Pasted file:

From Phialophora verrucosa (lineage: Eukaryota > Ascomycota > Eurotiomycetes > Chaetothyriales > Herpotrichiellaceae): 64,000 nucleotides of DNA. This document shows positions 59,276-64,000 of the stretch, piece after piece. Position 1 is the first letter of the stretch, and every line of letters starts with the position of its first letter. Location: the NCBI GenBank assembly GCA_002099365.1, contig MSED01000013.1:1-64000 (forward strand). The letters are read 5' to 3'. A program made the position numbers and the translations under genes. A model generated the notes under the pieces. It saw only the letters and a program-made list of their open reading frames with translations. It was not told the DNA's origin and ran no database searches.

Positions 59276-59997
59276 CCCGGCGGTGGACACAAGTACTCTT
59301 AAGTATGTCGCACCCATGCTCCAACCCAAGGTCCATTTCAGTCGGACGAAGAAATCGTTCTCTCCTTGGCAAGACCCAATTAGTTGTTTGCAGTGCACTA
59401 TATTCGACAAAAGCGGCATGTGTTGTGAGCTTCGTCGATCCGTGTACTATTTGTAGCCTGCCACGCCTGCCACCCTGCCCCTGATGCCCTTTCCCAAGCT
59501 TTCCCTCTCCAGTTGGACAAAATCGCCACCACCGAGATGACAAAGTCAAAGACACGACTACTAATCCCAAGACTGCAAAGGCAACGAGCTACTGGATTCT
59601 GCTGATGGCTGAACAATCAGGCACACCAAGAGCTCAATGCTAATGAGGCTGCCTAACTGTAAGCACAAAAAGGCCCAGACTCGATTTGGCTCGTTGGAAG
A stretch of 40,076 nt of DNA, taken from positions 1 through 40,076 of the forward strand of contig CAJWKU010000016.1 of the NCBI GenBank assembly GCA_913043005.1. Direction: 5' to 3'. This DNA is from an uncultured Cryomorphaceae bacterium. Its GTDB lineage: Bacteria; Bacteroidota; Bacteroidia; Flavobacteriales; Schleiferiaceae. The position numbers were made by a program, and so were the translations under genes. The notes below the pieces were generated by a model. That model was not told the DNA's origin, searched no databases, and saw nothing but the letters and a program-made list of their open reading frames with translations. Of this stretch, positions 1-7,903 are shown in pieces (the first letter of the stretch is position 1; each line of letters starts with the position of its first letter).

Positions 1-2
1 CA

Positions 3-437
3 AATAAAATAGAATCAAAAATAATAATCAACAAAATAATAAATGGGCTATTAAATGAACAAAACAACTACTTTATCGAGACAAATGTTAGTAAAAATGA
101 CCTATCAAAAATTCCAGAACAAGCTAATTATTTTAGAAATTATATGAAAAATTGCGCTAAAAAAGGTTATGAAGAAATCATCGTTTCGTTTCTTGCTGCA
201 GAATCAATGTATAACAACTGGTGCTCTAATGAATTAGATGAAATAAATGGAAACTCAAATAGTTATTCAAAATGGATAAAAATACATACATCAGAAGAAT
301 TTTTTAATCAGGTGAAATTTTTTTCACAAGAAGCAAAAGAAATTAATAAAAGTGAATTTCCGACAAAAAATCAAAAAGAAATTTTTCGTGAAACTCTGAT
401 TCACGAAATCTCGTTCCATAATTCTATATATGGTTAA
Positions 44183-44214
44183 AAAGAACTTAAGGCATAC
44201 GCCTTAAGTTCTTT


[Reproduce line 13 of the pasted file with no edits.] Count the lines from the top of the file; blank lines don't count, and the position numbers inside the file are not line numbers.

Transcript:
101 CCTATCAAAAATTCCAGAACAAGCTAATTATTTTAGAAATTATATGAAAAATTGCGCTAAAAAAGGTTATGAAGAAATCATCGTTTCGTTTCTTGCTGCA